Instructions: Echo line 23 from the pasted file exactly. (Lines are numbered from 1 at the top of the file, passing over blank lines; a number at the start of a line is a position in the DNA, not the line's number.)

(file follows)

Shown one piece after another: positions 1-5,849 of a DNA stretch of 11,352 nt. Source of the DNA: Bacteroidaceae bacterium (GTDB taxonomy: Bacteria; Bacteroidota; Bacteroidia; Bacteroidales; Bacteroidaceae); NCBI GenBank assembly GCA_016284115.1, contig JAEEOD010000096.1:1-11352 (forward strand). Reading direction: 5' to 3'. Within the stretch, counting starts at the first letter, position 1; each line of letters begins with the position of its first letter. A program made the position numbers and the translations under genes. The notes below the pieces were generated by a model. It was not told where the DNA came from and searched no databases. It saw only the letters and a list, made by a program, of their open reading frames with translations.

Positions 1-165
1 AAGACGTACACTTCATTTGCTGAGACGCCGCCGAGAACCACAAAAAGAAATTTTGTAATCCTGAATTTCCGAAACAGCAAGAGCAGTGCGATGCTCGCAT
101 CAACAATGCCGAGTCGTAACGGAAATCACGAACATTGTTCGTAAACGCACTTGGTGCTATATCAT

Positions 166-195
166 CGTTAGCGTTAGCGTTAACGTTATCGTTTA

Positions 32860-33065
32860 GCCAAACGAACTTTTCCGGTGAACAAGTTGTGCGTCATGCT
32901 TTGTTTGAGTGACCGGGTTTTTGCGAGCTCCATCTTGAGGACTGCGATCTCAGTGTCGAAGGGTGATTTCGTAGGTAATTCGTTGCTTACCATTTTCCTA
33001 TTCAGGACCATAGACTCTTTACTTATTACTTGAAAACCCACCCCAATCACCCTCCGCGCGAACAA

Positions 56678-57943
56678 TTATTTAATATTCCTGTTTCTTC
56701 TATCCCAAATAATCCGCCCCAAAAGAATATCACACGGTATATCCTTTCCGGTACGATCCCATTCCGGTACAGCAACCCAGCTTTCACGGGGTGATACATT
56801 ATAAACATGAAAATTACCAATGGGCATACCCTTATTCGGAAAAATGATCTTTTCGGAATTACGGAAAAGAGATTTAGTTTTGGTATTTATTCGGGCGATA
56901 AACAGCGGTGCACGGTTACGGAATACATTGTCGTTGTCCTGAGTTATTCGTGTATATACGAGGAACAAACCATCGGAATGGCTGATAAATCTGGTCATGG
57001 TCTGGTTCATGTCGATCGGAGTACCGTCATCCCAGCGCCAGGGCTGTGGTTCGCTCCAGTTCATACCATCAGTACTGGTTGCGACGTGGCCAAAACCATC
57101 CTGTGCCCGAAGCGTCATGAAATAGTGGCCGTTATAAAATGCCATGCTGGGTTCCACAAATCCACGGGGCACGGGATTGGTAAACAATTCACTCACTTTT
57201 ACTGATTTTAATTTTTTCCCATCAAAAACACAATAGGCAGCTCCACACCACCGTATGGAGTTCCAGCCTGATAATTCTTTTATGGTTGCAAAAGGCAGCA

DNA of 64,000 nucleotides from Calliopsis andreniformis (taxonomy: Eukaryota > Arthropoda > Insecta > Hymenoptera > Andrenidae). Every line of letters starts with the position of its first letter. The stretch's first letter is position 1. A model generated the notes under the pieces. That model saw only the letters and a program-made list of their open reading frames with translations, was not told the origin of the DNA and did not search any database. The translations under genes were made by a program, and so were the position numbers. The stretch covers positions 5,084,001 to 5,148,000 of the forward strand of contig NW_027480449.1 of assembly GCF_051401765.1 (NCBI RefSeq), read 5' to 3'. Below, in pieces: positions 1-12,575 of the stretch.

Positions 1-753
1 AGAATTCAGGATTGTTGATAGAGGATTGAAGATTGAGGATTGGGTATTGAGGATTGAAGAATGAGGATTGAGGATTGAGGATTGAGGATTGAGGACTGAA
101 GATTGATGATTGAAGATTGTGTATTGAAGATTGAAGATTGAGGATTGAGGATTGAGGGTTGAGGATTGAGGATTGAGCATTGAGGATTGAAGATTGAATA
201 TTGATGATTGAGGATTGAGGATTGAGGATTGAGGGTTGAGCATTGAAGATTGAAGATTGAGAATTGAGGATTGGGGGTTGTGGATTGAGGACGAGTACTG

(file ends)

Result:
201 TTGATGATTGAGGATTGAGGATTGAGGATTGAGGGTTGAGCATTGAAGATTGAAGATTGAGAATTGAGGATTGGGGGTTGTGGATTGAGGACGAGTACTG